William T. Silfvast received both a B.S. degree in Physics and a B.S. degree in Mathematics (1961) and a Ph.D. in Physics with a minor in Mathematics (1965) from the University of Utah.
From 1967 to 1989 he worked at AT&T Bell Laboratories, becoming a Distinguished Member of the Technical Staff in 1983. In 1990 he joined the faculty of the University of Central Florida in Orlando, where he was a Professor of Physics and Electrical Engineering as well as a member of the Center for Research and Education in Optics and Lasers (CREOL). In 1999 he also became a Professor of Optics at the College of Optics. He was a NATO Postdoctoral Fellow at Oxford University in 1966-67 and a Guggenheim Fellow at Stanford University in 1982-83. He was Chair of the Department of Physics at the University of Central Florida from 1994 to 1997.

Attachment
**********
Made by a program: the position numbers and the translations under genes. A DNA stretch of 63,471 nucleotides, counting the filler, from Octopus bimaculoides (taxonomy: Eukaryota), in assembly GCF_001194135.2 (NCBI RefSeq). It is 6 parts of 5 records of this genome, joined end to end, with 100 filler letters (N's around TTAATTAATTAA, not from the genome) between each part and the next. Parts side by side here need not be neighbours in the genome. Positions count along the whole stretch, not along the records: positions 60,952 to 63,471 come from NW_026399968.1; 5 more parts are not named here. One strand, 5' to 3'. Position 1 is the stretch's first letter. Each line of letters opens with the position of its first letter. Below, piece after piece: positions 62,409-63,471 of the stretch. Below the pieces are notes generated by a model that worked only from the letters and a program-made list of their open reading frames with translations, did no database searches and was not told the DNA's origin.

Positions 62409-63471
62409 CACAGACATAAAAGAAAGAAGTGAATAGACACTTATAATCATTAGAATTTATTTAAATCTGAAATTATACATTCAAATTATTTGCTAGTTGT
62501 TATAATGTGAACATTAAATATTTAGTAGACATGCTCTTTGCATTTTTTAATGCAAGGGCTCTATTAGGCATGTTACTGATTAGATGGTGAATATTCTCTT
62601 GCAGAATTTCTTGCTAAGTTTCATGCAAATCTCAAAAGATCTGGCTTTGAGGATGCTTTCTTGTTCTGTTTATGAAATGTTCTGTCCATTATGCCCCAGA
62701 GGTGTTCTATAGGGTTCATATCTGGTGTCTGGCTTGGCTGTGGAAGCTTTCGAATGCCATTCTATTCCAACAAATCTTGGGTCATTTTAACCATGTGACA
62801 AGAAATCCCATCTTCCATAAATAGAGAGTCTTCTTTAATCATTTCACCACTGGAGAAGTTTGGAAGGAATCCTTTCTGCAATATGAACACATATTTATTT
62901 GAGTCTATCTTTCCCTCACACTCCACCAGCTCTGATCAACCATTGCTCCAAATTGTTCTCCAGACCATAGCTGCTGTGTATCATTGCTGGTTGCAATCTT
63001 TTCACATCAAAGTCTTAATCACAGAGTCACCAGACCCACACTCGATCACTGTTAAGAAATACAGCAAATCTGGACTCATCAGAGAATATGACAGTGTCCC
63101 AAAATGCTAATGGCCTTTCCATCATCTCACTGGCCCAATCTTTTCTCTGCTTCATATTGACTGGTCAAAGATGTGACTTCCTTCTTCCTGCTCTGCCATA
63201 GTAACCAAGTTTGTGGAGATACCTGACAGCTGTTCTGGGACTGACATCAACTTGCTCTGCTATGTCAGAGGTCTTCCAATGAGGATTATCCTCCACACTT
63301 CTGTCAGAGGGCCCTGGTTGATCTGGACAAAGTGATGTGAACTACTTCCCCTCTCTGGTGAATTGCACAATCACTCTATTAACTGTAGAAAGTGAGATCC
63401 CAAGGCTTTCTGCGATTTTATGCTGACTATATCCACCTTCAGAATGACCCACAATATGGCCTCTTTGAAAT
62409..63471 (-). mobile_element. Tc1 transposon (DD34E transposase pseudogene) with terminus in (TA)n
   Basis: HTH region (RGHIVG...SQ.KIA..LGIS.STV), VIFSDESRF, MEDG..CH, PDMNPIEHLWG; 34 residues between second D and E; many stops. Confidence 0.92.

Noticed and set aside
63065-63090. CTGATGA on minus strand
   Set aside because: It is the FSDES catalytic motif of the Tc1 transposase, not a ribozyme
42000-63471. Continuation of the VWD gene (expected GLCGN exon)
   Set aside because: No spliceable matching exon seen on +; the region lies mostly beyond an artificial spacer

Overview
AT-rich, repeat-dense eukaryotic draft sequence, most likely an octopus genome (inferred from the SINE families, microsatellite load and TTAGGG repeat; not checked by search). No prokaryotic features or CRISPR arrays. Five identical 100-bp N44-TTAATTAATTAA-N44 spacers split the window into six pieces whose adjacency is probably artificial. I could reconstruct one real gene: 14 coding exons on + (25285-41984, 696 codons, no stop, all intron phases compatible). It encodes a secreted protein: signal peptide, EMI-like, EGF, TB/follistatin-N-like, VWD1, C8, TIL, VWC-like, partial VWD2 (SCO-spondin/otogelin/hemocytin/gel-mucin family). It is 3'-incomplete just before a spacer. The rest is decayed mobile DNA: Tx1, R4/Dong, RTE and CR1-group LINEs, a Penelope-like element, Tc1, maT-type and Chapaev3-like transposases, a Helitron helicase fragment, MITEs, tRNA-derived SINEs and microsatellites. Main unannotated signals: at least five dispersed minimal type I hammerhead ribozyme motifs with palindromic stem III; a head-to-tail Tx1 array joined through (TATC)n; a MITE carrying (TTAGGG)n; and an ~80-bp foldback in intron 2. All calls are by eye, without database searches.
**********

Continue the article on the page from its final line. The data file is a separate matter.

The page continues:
Professor Silfvast is a Fellow of the American Physical Society, the Optical Society of America, and the IEEE. He has carried out pioneering work in the fields of metal vapor lasers, recombination lasers, photo-ionization-pumped lasers, laser plasmas, and EUV lithography. He has discovered more than 100 new laser transitions in various gases and plasmas including the blue and ultraviolet He-Cd lasers, of which he played a significant role in their commercial development. He has authored more than 100 technical papers and holds 30 patents. He has published both a first edition (1996) and a second edition (2004) of a book entitled “Laser Fundamentals” with Cambridge University Press. He is presently an Emeritus Professor of Optics and The Townes Institute at the College of Optics and Photonics/CREOL at the University of Central Florida. In 2010, in recognition of the celebration of the 50th year since the first demonstration of the laser, he was selected as one of 27 ‘Laser Luminaries’ (laser pioneers) honored for significant early discoveries. In 2020, he was recognized at a special SPIE conference session as one of the first proponents of EUV lithography.
He presently resides with his wife, Susan, in Medford, Oregon. In addition to his interest in lasers and optics, he loves playing the cello, writing, woodworking, gardening, cooking, golf, traveling, and grandchildren.